As a little girl, Cindy Morehead watched her neighbors ride their horses down the road. Tired of just watching, she admitted that she literally “moved in and took over” the horses next door. Far from just being a childhood hobby, the equine interaction led her to a successful career as a rider, trainer, instructor and coach.
Morehead, who retires from her full-time position in the western equestrian studies program this summer, began her employment with UF in 1977. (Quick math. . . that’s 38 years and countless pairs of boots!) She will return in the fall, approximately three days a week, as the program’s Intercollegiate Horse Show Association (IHSA) team coach.
Under her coaching and mentorship the UF western teams have “ridden” a wave of success, winning four National Championships and earning at least a tie for Reserve Championship three times since 2005. In the American Quarter Horse Association (AQHA) portion of the competition, the UF team also took home four National Championships and two Reserve Championships.
IHSA also awards Individual National Championships in several categories. The University of Findlay team has won 24 individual undergraduate western classes since 2005. In comparison, The Ohio State University has won a total of no more than 16 classes from 1989 through 2015!
“A good coach must be able to inspire the team,” Morehead stated. “The most difficult thing is building confidence.”
IHSA regulations require a random drawing to assign horses to competing riders. Many of the horses have developed a reputation for being uncooperative or even difficult to ride. There are often audible groans from students who draw a “challenging” mount at a show.
“I actually teach my students to look forward to getting difficult horses and impressing the judges with how well they handle them,” she added. “This not only takes skill, but a lot of confidence.”
Morehead feels the UF horses are of such high quality that the students tend to get a little spoiled. She tries to give them as many opportunities as possible to ride other horses, including scrimmages with other area riding teams.
“I think our teams have always been successful because we’ve all been involved in the horse industry for a long time,” Morehead said. “I’ve had great people like Clark Bradley and Spencer Zimmerman working with me. Also, our students ride every day, which is still unusual in a lot of college programs.”
Like Mother, Like Daughter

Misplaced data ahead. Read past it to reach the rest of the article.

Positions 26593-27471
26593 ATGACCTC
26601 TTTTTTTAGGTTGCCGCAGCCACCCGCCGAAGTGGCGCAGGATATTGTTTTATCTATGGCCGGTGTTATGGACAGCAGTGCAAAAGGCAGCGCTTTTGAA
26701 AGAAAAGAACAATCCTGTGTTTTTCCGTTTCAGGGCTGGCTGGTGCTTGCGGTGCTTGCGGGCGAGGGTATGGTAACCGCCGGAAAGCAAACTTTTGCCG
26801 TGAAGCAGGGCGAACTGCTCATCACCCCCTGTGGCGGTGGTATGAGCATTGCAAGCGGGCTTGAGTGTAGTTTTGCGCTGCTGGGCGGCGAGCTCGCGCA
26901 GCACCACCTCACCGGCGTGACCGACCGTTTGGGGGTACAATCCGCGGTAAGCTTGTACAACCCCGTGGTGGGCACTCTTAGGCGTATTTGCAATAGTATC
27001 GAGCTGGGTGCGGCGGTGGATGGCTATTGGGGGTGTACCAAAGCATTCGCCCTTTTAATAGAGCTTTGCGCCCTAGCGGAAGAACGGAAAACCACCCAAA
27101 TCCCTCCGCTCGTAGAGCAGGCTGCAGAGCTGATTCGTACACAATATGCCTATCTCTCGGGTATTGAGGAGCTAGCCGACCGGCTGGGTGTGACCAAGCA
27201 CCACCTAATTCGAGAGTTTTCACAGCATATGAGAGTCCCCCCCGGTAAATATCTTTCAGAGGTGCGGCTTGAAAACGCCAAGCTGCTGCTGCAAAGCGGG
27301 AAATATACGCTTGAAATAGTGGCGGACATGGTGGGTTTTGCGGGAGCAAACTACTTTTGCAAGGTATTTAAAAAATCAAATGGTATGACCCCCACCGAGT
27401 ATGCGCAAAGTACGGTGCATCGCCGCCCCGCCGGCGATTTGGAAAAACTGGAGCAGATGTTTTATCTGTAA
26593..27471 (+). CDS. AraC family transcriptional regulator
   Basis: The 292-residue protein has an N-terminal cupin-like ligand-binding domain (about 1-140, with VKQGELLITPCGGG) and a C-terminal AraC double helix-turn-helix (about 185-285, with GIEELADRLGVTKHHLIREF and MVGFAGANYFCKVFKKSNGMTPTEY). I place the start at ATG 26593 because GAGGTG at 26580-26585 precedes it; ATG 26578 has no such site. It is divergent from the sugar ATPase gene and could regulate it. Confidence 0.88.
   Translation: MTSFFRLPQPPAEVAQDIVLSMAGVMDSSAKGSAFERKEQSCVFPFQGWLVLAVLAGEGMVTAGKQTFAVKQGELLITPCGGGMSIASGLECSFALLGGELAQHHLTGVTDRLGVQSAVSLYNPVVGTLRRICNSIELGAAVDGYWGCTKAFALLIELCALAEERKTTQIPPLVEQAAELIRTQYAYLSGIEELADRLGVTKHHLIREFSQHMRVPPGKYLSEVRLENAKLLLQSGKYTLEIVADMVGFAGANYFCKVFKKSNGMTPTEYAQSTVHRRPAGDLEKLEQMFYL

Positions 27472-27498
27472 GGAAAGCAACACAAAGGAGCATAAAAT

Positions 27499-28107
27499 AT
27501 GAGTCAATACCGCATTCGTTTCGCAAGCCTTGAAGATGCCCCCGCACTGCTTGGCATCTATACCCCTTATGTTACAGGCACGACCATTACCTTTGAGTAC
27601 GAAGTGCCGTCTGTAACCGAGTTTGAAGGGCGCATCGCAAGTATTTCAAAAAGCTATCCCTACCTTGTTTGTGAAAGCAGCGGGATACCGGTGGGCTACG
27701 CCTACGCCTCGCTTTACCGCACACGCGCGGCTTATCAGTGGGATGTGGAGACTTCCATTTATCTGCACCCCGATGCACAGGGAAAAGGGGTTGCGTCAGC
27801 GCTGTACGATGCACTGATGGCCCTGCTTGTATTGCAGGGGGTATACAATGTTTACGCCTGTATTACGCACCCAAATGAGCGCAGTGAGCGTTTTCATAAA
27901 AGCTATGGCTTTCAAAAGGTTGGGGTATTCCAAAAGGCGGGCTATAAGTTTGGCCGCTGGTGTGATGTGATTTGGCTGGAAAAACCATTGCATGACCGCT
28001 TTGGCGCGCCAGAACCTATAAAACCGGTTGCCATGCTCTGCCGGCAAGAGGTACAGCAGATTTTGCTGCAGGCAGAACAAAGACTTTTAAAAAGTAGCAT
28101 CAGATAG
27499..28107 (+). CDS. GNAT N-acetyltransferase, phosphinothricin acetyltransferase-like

It seems appropriate that a woman who discovered her love of horses as a little girl, would have her own little girl with a similar passion. Morehead’s daughter, Katie (’10), began showing ponies in “lead line” classes with her mom in the lead.
“Katie always liked showing, especially reiners,” remembered Morehead. “She was even UF’s Athlete of the Year in 2008, the only equestrian major ever to hold that honor.”
Also an IHSA coach, Katie was AQHA National Champion in 2008 and Open Western Horsemanship National Champion in 2009. She also played a big role in her mom’s “best day ever” in the world of horses.
“We were at Nationals in 2009. President Freed and Dr. Dick Beckett were there and OSU was leading going into the last class. UF needed to win that class in order to get the championship. Well, the Ohio State rider got off on the wrong lead and Katie won the class. It was really exciting!”
After a pause, she added that OSU did the same thing to UF in 2014. The two schools have always been close competitors.
From Four Legs to Two Wheels
Does she feel that western riding and showing have changed in the last three or four decades?
“I think the horses are more talented and more expensive. They’re more athletic and move better,” she added. “It’s definitely more competitive, but there are also a lot more opportunities. We have graduates working in sales, equine pharmaceuticals and for equestrian associations.”
Always the adventurer, Morehead loves motorcycles and rode a small Honda 90 when she lived in West Virginia. Four years ago, she bought a Harley-Davidson Sportster and has taken it on several long trips.
“I even went to the Harley Rally in Sturgis, South Dakota,” she laughed. “Well, I trailered the bike out there, but did a lot of riding once I arrived.”
Whether it’s a slow jog or accelerating to 80 m.p.h., Morehead continues to enjoy the ride.
“I feel like the luckiest person in the world. I have been able to make a living doing something I love to do!”